It is not often that members of the clergy use their position to discuss journalistic ethics. Most of the complaints from clergy that I have witnessed firsthand deal with the way a particular story was handled or how their church or parish was portrayed in the local newspaper. Ministers and priests often reflect the theme we espouse here at GetReligion, that the media just does not get it when it comes to religion.
With that in mind, the statements by Father Federico Lombardi, director of the Vatican’s press office, that “those working in the media have a moral duty to disseminate the truth,” is somewhat thoughtful and out of the ordinary. The fact that the statement is not coming in response to a specific story or the way an issue was covered is unexpected.
I read the following on Zenit.org:
Journalists Have Duty to Serve Truth
VATICAN CITY, JAN. 27, 2008 (Zenit.org). — Those working in the media have a moral duty to disseminate the truth, according to a Vatican spokesman.
My first thought was: So do the priests who abuse children, and the bishops who protect them.
Journalists burning out on the God beat are not an unheard of incident. In fact, it happened at least twice last year. One cites his coverage of the Catholic Church’s sex abuse scandal.
There is more to this story from the Vatican than just an attempt to poke at journalists. Lombardi is giving an analysis of Benedict XVI’s talk for World Communications Day which is on May 4. Here is what the theme is supposed to be:
We have to ask ourselves seriously, said Father Lombardi, “if [the media] are at the service of the good of persons and the common good of societies.”
“Often, in fact, we have good reason to doubt this or to be bitterly disappointed,” he observed. Too many times “the media seem to claim not simply to represent reality, but to determine it, owing to the power and the power of suggestion that they possess.”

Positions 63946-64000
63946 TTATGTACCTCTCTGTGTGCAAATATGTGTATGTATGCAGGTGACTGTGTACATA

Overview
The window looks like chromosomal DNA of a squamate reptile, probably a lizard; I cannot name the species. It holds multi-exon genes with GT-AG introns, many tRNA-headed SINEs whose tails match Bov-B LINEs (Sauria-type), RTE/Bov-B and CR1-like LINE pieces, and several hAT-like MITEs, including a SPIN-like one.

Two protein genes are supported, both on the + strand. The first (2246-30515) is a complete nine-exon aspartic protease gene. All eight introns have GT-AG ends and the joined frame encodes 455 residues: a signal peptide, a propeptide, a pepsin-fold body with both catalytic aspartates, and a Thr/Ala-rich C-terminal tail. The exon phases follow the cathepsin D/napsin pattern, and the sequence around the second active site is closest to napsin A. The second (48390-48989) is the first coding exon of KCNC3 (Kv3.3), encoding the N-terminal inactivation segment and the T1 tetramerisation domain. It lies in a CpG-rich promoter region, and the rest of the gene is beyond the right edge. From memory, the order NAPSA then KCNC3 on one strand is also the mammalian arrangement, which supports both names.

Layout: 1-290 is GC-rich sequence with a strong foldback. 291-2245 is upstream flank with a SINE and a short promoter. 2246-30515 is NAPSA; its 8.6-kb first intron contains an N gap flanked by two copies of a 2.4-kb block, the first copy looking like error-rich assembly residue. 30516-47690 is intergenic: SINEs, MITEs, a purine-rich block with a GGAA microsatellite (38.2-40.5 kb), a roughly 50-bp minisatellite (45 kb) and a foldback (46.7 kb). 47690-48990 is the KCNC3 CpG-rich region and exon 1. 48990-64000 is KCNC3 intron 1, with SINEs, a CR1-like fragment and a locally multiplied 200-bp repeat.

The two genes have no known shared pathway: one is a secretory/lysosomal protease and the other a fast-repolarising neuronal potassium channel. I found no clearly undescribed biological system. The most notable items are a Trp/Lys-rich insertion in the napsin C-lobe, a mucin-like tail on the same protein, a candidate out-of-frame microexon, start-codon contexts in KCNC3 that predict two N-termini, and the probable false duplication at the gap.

The Vatican spokesman continued, citing Benedict XVI’s message: “This happens when the media are not used for ‘the proper purpose of disseminating information, but to create events,’ or at least to amplify their importance, to manipulate their correct interpretation, or impose particular interpretation for ideological purposes, economic and political interests or interests of any other sort.
The question asked by Lombardi is one that is commonly asked in journalism school ethics classes. It may be news to Lombardi that his answer may not be the one given in those classes. Everyone would not readily accept the concept that the media is at the “service” for the good of people and society. I am of the belief that journalists are at the service of the facts and what they observe. The good of society is often not clear when the news is being reported.
I know journalists are not required to attend journalism school and some people don’t believe that a degree is even that helpful, but thinking through these types of important issues could do a lot to improve the media’s coverage of events and issues. Unfortunately, the news outlet for these comments did not make an effort to analyze them. Perhaps as the date for the Pope’s speech approaches, others will do some critical thinking on what he is expected to say.